We live in a world where our personally identifying information travels everywhere and anywhere in the service of everything from paying our taxes to voting to getting medical care to making everyday purchases. The result is a form of information chaos.

What You Can Do

So instead of playing the data breach blame game, you need to take control of the situation. Do a few simple things every day and make yourself a tougher get, have the tools to quickly determine if you are in harm’s way and have a solution in place to deal with the fallout. You just need to follow the three Ms.

Minimize your risk. If you learn that your data has been exposed as a result of a compromise, check your credit and put a fraud alert on your file. If the breached organization offers free credit monitoring, sign up. It’s not a solution, but it can be helpful. If you are very concerned, put a freeze on your credit so that no one can open a new credit account unless and until you thaw it.

Monitor your credit and accounts. Get your free credit report at least once a year. Check your credit scores every month. This is a good way to see if someone is using your data to commit fraud.  If you have any unauthorized credit accounts that have gone delinquent, it’s highly likely that your credit scores will reflect that.  Any unexpected drop in your scores should be treated like a red alert, and are a sign to check your credit reports for accounts that are not yours. (You can monitor two of your credit scores every month through Credit.com for free.)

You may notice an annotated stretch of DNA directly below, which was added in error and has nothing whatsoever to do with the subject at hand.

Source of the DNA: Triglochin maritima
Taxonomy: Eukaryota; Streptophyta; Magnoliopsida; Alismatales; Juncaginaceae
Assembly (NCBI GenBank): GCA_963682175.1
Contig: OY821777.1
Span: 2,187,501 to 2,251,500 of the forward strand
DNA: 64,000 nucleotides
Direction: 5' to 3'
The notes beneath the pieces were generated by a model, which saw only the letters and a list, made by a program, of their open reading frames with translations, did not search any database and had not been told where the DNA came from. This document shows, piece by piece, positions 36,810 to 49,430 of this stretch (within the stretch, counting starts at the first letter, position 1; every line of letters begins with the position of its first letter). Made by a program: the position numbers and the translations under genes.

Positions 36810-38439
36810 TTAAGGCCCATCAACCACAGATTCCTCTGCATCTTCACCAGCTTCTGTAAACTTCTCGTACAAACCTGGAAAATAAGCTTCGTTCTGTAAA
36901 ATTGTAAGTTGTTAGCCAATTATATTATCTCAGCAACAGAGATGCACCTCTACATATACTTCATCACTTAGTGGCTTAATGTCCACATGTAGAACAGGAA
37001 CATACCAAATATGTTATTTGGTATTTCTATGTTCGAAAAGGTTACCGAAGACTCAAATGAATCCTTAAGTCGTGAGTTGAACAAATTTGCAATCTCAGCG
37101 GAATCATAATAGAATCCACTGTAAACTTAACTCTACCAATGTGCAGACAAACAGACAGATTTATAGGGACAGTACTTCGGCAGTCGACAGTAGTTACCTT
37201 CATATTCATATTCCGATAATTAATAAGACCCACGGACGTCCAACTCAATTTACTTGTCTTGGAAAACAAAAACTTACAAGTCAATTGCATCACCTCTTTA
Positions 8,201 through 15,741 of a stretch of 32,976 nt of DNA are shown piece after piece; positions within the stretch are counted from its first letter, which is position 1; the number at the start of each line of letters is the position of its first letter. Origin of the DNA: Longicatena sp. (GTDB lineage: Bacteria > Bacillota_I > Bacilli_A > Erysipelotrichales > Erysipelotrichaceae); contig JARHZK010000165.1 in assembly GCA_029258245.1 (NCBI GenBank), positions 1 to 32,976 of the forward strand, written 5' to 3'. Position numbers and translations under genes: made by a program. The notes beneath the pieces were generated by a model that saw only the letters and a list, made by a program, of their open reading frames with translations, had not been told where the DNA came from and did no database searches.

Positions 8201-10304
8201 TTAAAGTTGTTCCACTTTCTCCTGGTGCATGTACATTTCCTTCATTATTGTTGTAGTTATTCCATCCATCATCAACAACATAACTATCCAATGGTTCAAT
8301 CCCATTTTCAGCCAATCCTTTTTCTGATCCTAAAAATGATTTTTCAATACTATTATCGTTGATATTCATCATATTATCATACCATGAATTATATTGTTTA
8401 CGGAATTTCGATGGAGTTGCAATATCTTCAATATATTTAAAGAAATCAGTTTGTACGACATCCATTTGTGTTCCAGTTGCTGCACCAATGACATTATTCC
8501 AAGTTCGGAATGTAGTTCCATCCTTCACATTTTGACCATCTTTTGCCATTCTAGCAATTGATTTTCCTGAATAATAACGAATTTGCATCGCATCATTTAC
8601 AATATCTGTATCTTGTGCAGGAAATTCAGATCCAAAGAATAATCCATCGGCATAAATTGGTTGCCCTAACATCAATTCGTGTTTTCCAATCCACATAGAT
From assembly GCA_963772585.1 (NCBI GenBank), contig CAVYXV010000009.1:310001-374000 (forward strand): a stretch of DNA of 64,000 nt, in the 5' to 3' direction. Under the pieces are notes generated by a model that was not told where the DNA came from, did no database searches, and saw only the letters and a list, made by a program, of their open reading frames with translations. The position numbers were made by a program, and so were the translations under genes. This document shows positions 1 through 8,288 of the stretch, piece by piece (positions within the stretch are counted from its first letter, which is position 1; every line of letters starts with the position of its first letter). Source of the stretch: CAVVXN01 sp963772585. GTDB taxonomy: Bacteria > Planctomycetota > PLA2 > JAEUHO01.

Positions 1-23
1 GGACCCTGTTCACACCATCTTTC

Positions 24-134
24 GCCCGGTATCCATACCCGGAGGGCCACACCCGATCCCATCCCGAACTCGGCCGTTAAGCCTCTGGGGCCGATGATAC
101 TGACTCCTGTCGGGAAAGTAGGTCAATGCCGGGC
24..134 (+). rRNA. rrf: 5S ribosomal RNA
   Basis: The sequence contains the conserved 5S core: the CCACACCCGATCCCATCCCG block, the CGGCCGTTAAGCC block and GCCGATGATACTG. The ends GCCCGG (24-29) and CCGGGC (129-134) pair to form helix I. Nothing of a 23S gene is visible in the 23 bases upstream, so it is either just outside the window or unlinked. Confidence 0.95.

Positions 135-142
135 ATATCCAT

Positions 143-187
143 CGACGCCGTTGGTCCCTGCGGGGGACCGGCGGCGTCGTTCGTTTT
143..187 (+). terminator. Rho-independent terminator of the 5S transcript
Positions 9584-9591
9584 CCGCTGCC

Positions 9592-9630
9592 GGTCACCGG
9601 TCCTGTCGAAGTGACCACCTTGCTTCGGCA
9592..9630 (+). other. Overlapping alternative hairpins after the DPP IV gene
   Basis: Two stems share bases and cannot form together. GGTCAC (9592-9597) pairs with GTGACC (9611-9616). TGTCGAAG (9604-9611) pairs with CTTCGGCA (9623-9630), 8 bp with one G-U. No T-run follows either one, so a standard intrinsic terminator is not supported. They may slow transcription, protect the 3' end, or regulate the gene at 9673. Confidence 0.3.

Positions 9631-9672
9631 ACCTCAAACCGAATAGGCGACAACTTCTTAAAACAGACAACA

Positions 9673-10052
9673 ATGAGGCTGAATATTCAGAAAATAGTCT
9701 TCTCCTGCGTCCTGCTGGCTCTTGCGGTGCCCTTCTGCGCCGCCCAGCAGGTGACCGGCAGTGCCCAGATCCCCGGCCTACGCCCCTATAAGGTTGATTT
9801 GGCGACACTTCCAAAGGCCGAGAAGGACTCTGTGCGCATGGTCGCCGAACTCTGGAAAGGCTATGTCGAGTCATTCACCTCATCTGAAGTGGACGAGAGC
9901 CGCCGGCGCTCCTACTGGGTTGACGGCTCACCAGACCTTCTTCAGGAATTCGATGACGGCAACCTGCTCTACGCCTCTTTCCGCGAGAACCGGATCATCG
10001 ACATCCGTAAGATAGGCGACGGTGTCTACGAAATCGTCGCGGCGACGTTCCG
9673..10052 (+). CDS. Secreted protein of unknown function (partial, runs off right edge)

If you use email, or spend any time at all on social media sites like Facebook or Twitter, chances are good that a few minutes (or hours) a day get frittered away. Take a few of those minutes and check your credit card statements online to make sure everything is as it should be. Check your bank accounts, as well. While you may not want to be reminded of how much money you have in the bank (and/or owe), by making this part of your daily online routine, you will know when you’ve become the victim of identity theft far sooner than you would otherwise.

Enroll in free transactional monitoring programs. Banks, credit unions and credit card companies offer free account activity notifications by text or email.

Consider buying more sophisticated credit and fraud monitoring products and services. Remember, you can’t begin the process of solving a problem until you know there is a problem. Since you have a day job and can’t spend every minute of your life on high alert, you need someone watching out for you.

Manage the damage. Contact your insurance agent, financial institutions as well as the HR department at work. Many offer programs at little or no expense to assist policyholders, clients, customers and employees through crisis situations such as identity theft.

When it comes to breaches and identity theft, we are all in this together. Just as government and business must do their part, as consumers we must do ours as well.

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Image: Johannes Norpoth